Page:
Energy Nation

Israel-focused energy organization pivots to focus exclusively on Abraham Accords

Amid a global shift away from fossil fuels, Council for a Secure America pivots to focus on Israel-Gulf relations

Alex Brandon/AP Photo

Israeli Prime Minister Benjamin Netanyahu, United Arab Emirates Foreign Minister Abdullah bin Zayed al-Nahyan and Bahrain Foreign Minister Khalid bin Ahmed Al Khalifa, stand on the Blue Room Balcony during the Abraham Accords signing ceremony on the South Lawn of the White House, Tuesday, Sept. 15, 2020, in Washington.

The Abraham Accords marked a major shift in Middle East diplomacy and provided a new opportunity for technology, security and cultural exchanges across the region. But a little-noticed side effect of the normalization agreements between Israel and several Arab nations — its potential consequences for the energy industry and the world’s climate — is now coming into sharper view.

Victoria Coates, a former Trump administration official and an architect of the normalization agreements between Israel and the Arab countries, argues that the deals would not have been possible had Israel not begun commercial production of natural gas in 2019. 

“It’s my position that the Abraham Accords, absent the shift in Israel’s energy posture, would not have occurred,” Coates, who served as special advisor to Energy Secretary Dan Brouillette in the Trump administration, told Jewish Insider. Seizing on that insight, she joined the advisory board of the Council for a Secure America (CSA), a nonprofit originally founded in the 1980s to build ties between the American energy industry and the pro-Israel community, to rewrite its mission to focus exclusively on furthering the goal of the Abraham Accords within the energy industry. According to the new mission statement, which was unveiled last week, CSA will work to connect people working in the oil and gas industry in the U.S. with counterparts in Israel and Gulf nations, and to make American professionals aware of the benefits of working with Israel. 

The move underscores the degree to which the diplomatic agreements have also opened the door to lucrative business opportunities for energy companies both in the U.S. and Gulf countries.  

Last year Chevron acquired Noble Energy, a Houston-based company that has been a top investor in the Israeli energy sector. “What the Chevron deal meant was that U.S. energy [companies] were no longer afraid of going into Israel. Historically, they had been terrified, because the fear was, [if] you go into Israel the Gulf was going to freeze you out in some kind of boycott,” Coates explained. With the largest American energy company now invested in Israeli natural gas, the landscape changed for Gulf nations as well, Coates argued. “I think it will make Israel a very attractive partner to a lot of our Gulf allies,” she said.

CSA’s new mission comes as alternative forms of energy have gained traction in recent years, particularly in the wake of climate change caused by the burning of fossil fuels. The organization worried about staying relevant as political winds shifted against the core of its mission.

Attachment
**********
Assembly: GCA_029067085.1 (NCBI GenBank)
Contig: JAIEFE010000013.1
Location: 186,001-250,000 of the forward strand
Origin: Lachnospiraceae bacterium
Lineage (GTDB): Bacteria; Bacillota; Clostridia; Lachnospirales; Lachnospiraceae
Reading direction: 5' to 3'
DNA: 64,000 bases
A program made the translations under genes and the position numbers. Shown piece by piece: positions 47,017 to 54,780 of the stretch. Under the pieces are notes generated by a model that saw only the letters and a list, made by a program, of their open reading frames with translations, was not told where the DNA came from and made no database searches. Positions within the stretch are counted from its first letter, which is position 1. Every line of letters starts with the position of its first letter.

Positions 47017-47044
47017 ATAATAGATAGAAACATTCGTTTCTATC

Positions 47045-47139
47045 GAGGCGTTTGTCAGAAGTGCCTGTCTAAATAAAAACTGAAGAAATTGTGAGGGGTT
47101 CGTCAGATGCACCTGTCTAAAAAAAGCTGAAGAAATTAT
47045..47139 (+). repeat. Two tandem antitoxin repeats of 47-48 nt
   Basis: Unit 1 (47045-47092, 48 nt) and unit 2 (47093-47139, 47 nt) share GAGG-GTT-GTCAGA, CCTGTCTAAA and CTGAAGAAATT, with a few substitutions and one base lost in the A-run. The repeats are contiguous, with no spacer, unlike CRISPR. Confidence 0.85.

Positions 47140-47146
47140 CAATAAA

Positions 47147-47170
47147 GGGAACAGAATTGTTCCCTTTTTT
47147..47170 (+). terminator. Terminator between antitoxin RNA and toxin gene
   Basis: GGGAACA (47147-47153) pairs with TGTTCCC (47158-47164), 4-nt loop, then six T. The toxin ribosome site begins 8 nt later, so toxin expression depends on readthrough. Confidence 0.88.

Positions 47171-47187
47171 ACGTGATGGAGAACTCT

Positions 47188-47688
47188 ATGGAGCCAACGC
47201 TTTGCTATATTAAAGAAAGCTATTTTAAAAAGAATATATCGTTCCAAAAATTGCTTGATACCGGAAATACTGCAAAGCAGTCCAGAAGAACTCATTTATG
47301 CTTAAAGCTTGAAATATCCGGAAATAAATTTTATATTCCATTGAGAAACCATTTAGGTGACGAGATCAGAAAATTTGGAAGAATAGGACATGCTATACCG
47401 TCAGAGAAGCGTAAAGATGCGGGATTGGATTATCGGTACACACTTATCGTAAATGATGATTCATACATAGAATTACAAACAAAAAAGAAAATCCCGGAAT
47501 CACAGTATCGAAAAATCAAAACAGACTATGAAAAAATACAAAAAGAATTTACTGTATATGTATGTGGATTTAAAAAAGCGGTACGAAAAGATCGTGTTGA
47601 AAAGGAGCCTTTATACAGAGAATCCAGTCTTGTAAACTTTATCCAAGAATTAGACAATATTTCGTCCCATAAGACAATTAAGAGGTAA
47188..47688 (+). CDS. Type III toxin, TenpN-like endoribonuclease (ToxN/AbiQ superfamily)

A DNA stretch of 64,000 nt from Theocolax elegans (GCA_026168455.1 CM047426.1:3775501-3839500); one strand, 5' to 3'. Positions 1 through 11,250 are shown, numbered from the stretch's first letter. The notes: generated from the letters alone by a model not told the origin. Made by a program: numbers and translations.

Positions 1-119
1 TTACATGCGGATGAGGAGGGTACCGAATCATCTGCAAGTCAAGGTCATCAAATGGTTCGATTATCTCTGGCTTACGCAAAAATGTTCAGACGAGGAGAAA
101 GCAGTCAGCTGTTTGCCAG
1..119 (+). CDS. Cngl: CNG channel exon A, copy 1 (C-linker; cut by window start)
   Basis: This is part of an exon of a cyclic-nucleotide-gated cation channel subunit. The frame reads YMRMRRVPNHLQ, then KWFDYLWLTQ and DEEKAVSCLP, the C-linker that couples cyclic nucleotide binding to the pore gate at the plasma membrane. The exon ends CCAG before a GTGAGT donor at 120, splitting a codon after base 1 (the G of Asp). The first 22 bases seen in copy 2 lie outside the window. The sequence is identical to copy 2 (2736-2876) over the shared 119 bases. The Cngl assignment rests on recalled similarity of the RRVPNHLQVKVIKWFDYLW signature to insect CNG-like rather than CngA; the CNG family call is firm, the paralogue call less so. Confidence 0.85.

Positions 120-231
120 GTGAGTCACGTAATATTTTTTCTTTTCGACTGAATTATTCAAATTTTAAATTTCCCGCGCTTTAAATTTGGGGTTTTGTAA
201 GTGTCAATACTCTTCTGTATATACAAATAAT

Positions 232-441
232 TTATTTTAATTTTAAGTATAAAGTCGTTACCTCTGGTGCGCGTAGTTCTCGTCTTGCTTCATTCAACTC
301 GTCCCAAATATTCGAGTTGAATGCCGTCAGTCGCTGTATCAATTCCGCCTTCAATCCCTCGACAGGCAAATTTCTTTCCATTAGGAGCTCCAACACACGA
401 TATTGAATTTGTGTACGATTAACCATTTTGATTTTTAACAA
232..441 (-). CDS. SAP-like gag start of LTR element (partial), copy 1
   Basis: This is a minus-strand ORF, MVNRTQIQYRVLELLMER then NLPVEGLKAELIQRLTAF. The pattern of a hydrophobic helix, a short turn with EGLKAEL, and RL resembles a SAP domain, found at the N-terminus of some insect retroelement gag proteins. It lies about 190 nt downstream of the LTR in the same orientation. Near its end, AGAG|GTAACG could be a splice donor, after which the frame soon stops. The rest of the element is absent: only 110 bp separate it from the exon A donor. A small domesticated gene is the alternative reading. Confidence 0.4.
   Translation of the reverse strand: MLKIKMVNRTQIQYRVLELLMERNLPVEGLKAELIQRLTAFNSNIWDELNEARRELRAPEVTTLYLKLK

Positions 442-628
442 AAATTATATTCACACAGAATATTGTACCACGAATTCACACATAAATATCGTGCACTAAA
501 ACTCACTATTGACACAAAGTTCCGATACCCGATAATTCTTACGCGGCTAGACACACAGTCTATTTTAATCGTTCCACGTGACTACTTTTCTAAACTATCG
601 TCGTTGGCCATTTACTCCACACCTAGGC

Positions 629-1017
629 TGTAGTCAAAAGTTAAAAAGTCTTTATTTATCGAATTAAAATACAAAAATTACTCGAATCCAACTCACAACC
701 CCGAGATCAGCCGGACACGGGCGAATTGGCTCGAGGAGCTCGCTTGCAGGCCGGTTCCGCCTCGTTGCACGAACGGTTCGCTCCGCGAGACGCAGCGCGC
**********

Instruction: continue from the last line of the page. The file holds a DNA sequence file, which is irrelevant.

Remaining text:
“There is a major, major, major movement away from fossil fuel towards alternative fuels,” said Fred Zeidman, the co-chair of CSA’s board and a longtime oil industry executive and Republican activist. “We decided we had to come up with some way to expand the agenda of the Council for a Secure America. What we could not do was to forsake fossil fuel, because that was 100% of our whole mission.” Cooperating with Gulf nations was an easy choice; energy is those countries’ primary source of revenue. 

The organization has a diverse array of supporters — former Rep. Steve Israel (D-NY) is on CSA’s advisory board and it was, in part, founded by Malcolm Hoenlein, the vice chair of the nonpartisan Conference of Presidents of Major American Jewish Organizations. As a nonprofit, CSA is also nonpartisan. “I’ve been very encouraged by everything the new administration has said, about their ongoing support for the Abraham Accords,” said Coates. “It’s vitally important that it be bipartisan.”

CSA joins the small but growing industry of think tanks and other nongovernmental organizations looking to further the work of the Abraham Accords. CSA plans to work with the Abraham Accords Institute for Peace, a nonprofit founded earlier this year by former senior Trump administration officials Jared Kushner, Avi Berkowitz andRob Greenway to increase trade and tourism between Israel and the United Arab Emirates, Bahrain, Morocco and Sudan — the countries that signed onto the agreements.

“We want to be in a place where if any of our folks [in the oil industry] say, ‘Hey, look, I really got something I want to sell into Dubai or into Oman,’ that we can connect them either directly or with Rob [Greenway] and Victoria [Coates],” said Zeidman. 

The organization also aims to bolster America’s credibility within the energy industry. “For us as an American institution, to be able to connect with both Israel and with the Gulf and with Eastern Mediterranean countries that are interested in these things and coordinate, it amplifies our role in that global market for fossil fuels,” noted Coates. 

CSA does not intend to only engage with the countries that were part of last year’s Abraham Accords. Coates pointed to Egypt, which has had a diplomatic agreement with Israel for more than 40 years but has only recently seen economic cooperation increase, as exemplified by the Egyptian energy minister’s recent visit to Israel. She also wants CSA to help move the Abraham Accords forward: “I would be very hopeful that Saudi Arabia would see it the same way,” she said.

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